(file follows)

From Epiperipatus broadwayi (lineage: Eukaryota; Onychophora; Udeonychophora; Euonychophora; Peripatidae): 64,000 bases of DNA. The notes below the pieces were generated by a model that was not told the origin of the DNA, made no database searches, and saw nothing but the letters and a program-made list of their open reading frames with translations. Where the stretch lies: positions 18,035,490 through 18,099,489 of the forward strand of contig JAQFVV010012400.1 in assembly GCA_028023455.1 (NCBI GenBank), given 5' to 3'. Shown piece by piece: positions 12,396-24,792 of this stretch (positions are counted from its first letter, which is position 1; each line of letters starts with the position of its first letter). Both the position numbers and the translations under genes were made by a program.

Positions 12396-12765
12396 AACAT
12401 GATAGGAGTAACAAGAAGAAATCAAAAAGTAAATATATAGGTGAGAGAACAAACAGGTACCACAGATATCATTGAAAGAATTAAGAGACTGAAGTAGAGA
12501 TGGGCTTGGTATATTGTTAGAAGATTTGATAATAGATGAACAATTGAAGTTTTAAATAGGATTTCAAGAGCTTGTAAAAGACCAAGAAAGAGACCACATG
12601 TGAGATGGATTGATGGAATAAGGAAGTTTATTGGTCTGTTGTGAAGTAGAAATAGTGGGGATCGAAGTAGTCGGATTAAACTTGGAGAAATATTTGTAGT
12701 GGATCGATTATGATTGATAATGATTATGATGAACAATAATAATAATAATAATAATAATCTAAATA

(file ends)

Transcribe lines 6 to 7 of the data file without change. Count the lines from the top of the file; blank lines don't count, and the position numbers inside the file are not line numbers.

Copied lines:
12601 TGAGATGGATTGATGGAATAAGGAAGTTTATTGGTCTGTTGTGAAGTAGAAATAGTGGGGATCGAAGTAGTCGGATTAAACTTGGAGAAATATTTGTAGT
12701 GGATCGATTATGATTGATAATGATTATGATGAACAATAATAATAATAATAATAATAATCTAAATA